Musing at the Mic


The Sennheiser MKH416

Your mic.  It’s the tool of your trade as a voice over artist.  The heart and soul of your vo business.  Choosing the right mic for voice over can be tricky, so if you’re in the market for a studio mic – that one piece of equipment that’ll make or break you more than any other – continue doing what you’re doing – reading about mics.  Research.  And then research some more.

As with most things, price is a good starting point if you’re searching for a good studio microphone.  You can spend anywhere from a couple hundred to several thousand dollars when investing in a professional microphone.  If you’re just starting out and price matters, I would recommend looking in the $200 – $400 range.

Geeking out with Mic Speak

There are a lot of terms you’re going to come across when searching for a studio microphone:  large diaphragms, cardioid patterns, condenser mics, dynamic mics, phantom power, audio converters, XLR, USB, pop screens, booms, stands, shock mounts and spit cups just to name a few.  Okay, I may have made that last one up.

Thankfully, you don’t need to know everything about every type of mic, so here are the basics:  typically, if you stick with a large diaphragm condenser mic with a cardioid pattern, you’ll be in good shape for studio voice overs.  If you want a more comprehensive lesson on mics, take a few minutes and check out this fantastic article from my friends at BeginnerGuitarHQ.

Are USB mics an option?

If you decide to go with a USB mic, you won’t need to buy an audio converter – it’s essentially “plug-n-play”.  However, an XLR mic is considered the professional-grade industry standard, so you should take that into consideration.  These days, you can purchase a good USB microphone for around two hundred bucks.  Now, “good” is a relative term, and keep in mind that USB mics are not meant for every form or level of voice over.  However, their quality has really come a long way in the last few years, and the higher-end USB mics are really good starter units for aspiring voice over artists.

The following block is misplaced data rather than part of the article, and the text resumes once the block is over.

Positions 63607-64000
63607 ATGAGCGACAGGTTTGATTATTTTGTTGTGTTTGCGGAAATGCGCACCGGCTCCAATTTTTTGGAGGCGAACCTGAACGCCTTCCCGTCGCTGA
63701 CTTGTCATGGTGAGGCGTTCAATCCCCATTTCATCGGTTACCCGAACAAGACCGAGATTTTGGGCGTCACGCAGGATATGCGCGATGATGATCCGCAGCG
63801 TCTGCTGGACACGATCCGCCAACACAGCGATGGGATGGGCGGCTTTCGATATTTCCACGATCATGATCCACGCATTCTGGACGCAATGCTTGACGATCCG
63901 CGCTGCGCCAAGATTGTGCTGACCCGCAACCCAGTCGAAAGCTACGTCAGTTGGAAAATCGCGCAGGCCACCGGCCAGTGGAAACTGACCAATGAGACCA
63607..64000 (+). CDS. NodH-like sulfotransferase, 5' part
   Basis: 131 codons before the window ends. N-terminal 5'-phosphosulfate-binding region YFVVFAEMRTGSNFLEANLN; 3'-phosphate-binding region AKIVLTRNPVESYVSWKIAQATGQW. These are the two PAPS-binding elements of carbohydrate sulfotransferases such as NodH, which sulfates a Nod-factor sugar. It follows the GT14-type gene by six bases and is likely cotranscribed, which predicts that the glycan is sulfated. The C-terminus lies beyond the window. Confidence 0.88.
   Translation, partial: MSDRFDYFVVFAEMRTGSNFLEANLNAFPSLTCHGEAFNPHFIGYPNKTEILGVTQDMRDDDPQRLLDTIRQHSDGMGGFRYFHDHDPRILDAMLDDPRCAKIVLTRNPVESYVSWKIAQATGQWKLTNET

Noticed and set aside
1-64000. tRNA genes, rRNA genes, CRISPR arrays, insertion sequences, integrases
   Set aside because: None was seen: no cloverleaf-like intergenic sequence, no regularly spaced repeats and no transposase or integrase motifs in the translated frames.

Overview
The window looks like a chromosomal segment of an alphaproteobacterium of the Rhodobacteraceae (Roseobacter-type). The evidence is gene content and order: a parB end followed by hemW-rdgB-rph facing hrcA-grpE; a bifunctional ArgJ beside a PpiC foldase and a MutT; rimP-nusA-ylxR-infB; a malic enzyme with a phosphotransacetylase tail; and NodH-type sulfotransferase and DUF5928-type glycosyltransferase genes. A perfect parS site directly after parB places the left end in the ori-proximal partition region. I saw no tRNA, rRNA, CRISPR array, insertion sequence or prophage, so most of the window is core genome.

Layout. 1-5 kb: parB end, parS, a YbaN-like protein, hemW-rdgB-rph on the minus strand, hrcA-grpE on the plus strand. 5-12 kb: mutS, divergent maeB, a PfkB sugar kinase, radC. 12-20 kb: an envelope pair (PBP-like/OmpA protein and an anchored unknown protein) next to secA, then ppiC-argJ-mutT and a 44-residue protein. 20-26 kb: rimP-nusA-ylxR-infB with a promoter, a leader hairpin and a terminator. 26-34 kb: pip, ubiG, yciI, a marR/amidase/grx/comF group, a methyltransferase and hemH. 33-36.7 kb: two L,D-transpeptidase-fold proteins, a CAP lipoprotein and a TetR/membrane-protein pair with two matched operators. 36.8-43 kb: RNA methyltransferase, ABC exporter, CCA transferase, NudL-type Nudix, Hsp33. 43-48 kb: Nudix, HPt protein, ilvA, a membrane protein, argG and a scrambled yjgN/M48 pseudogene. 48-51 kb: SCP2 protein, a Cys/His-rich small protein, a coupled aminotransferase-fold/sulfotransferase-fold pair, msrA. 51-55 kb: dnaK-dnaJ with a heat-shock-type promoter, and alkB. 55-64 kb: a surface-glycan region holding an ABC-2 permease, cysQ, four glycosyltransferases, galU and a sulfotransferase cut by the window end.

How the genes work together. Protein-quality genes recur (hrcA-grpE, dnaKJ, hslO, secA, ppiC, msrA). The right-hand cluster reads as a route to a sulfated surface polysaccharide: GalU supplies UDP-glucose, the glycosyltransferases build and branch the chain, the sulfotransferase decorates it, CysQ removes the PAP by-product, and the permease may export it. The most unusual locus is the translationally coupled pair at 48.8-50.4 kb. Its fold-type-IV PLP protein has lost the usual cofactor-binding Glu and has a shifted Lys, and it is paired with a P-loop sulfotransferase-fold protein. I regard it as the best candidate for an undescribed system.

A good option to consider is the Blue Yeti Pro which comes with both XLR and USB connectivity.  It’s a well-respected, solid choice, and runs below $250 – so a definite possibility to look into.

No substitute for a test drive

Any time you have an opportunity to test a microphone you’ve never used before, take it!  The mic that works best for you may still be out there, undiscovered…waiting to be found!  Where I live, we have a Guitar Center that will set up microphones for you to test.  Call ahead and find a store that offers this service.  Ask what mics they have available to put in the lineup, schedule a time and bring your own headphones.

One final tip to remember, is that every voice is different, so you may find that a mic may sound amazing for one person, but may sound only “okay” for someone else.  Or worse.  For instance, if you’re someone who has a higher than average amount of mouth noise during your reads, some mics may accentuate that even more.  Of course, you can always sweeten, and even repair audio in post (iZotope RX audio repair is amazeballs), but the goal is always to have the best, cleanest sound going in.

The ideal microphone for your voice over journey is all about discovering what works for you.  Find your sweet spot, balance quality with price and before you know it, you’ll have mastered the art of reading aloud in a padded room.